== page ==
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Chef In Focus
44 Pastry & Baking North America
By using only ingredients that are in season, you must
have to stretch your imagination every time something
new pops up from the ground.
I try to start by imagining my guests looking at the dessert
menu and having a hard time making the choice between all
of the delicious options. Then, I imagine them trading plates
and telling their table mates they’ve got to try this. I imagine
them groaning, tableside, helplessly fighting off the urge to
take one more bite before crawling out of the restaurant. I like
to imagine them getting up early and hitting the gym the next
day, so I don’t feel like a dealer. 
That’s the imagination part that I find important. Writing
the menu? That’s easy, there are books with flavor-pairing
charts and menu ideas galore. There are hundreds of pastry
chefs out there sharing their inspiration. Inspiration is cheap.
So what’s on the dessert menu now at Woodberry?
What’s your favorite?
Right now our pantry is loaded with fruit we canned over the
past harvest. I’ve have nectarines,
peaches, and pears in syrup,
strawberry preserves, apricot jam.
We’ve made tons of prunes and
raisins. During the growing months,
we try to really make what we’ll
need. In the winter, we really need
what we’ve made. Even all of the
orchards’ cellared apples are starting
to get iffy, so all of my fruit comes
from our preserving effort.
Sometimes a dish will write itself
– I’ve got these awesome raisins,
really true to the taste of the grape,
and I’ve got this great Carolina Gold
rice from Anson Mills. Two humble,
simple products
that I’m very proud to work with.
Tradition tells me they want to go
together - if I have any challenge as a
chef here, it’s in finding a way to make
it special and memorable without
front-loading it with pretense. We
often do that at Woodberry by using
extraordinary ingredients to make
lowbrow cuisine.
I’ll probably cook a rice pudding base, serve it cold and
lightened with marshmallow fluff (basically meringue), with
raisins, maybe a layer of raisin jelly, topped with a Carolina
Gold rice crispy treat made really thin and extra-crunchy,
maybe it’ll want some ice cream. It’s basically two preparations
of rice and marshmallow, spurred by these raisins. It’s nice
when a dish is kind of funny and goofy but the humor is
not the main point. I’m going to put that dish on today, it’ll
probably be my favorite.
Since you work with local farmers, is that how you
source all your ingredients?
We are not above buying gelatin, baking soda, and other basic
pantry items – yet. Like I mentioned before, we get better at
it every year. Most recently, we started making all of our own
sour cream, yogurt, cream cheese, and fresh cheeses because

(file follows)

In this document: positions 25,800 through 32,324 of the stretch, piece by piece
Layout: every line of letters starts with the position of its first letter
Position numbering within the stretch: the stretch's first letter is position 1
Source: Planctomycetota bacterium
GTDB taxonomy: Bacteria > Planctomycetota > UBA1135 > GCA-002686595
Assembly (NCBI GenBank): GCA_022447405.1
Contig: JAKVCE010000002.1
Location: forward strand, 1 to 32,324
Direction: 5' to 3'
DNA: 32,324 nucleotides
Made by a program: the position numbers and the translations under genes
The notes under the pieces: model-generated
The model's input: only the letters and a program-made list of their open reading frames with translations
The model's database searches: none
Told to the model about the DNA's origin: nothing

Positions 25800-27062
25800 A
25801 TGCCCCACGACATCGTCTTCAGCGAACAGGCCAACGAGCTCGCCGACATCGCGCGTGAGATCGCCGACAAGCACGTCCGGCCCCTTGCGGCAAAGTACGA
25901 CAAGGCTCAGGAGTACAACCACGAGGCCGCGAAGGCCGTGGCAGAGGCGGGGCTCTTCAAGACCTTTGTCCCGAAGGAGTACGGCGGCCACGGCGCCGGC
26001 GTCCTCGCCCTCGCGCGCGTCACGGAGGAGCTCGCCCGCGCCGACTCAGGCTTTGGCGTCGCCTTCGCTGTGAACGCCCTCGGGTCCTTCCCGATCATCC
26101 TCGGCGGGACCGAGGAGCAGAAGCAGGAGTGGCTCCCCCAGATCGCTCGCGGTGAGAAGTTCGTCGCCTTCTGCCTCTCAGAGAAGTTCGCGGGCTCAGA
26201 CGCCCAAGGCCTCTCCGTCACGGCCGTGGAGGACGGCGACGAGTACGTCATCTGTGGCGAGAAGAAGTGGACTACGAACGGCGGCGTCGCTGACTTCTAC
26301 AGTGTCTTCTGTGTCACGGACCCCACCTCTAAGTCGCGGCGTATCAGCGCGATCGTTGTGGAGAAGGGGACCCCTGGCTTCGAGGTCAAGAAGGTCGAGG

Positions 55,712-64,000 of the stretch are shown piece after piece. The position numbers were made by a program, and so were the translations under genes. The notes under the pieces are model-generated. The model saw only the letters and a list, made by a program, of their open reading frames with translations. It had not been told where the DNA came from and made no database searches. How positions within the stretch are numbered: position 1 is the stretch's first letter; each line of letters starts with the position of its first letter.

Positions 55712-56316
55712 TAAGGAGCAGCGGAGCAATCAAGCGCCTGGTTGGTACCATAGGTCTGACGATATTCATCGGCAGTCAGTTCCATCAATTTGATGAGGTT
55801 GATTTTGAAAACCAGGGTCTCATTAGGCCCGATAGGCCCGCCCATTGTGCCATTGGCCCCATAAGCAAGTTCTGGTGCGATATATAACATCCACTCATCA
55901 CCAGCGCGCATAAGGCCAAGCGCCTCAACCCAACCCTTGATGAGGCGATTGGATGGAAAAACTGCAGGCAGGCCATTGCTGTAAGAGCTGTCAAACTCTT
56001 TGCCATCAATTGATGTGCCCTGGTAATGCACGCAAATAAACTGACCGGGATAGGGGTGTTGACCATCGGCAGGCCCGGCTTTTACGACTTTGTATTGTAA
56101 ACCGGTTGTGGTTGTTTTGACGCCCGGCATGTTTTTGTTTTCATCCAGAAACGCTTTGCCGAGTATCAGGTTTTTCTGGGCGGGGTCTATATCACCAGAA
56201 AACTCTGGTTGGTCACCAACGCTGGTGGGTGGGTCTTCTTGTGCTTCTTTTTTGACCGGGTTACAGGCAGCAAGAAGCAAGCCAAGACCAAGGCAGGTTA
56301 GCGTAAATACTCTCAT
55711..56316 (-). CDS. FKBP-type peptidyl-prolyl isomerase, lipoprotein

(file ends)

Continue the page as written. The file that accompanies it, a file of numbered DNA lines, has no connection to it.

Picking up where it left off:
the local grower/creamery that sells that just doesn’t exist yet.
We’ve gotten pretty good at making vinegar, and
we’re about ready to make it in bulk and move beyond
buying vinegar whose provenance is not transparent. We
question the origin of everything that comes in, down to
the cutting boards. I don’t think I’ll ever replace chocolate
though.  Sometimes we have to remind ourselves the value
‘local’ is not the end goal by itself - we love it in service to
community and sustainability. A little bit of chocolate is going
to help me sell a ton of well-sourced eggs and cream.
How is it working with Spike Gjerde who has emerged
as a true visionary in the sustainable food movement?
Working for Chef Spike is great. He’s a hard-liner. He’s set us
up for a lot of work, but a lot of reward. He’s helping build
sustainable careers for everyone that works here. Nothing
escapes his eye – because of his commitment to sustainability,
we’ve got about a dozen
different destinations for our
waste stream. The man is
constantly refining even how we
throw stuff away. Working for
him is like taking a master class
in how to consider every part of
the business all of the time.  
Baltimore isn’t exactly
foodie paradise. Is your
overall culinary perspective
a tough sell to the locals?
Conservatively, I’ve sold over
a hundred thousand plates of
dessert here and I’m still often
surprised when a dish does
very well or very poorly. Given
that our mission is to sell
as much carefully sourced
food as possible, my culinary
perspective is to give the people
what they want. 
We are not foodie paradise,
but I think you would be hard
pressed to find an area of the
world with a richer culinary history that is so poorly served
by its restaurant industry. There are beautiful traditions
here whose surface I have yet even to scratch: Smith Island
cake, schmierkase, marshmallow donuts, peach cake, Berger
cookies. In the face of so much tradition, you have to remain
humble, and let your culinary perspective flow from that. I’m
young at this, you know? I just learned how to make croissant
last week.
Congratulations on winning The Restaurant
Association of Maryland’s 2011 Stars of the Industry
Pastry Chef of the Year award. In today’s professional
culinary industry, do you think pastry chefs get
enough recognition?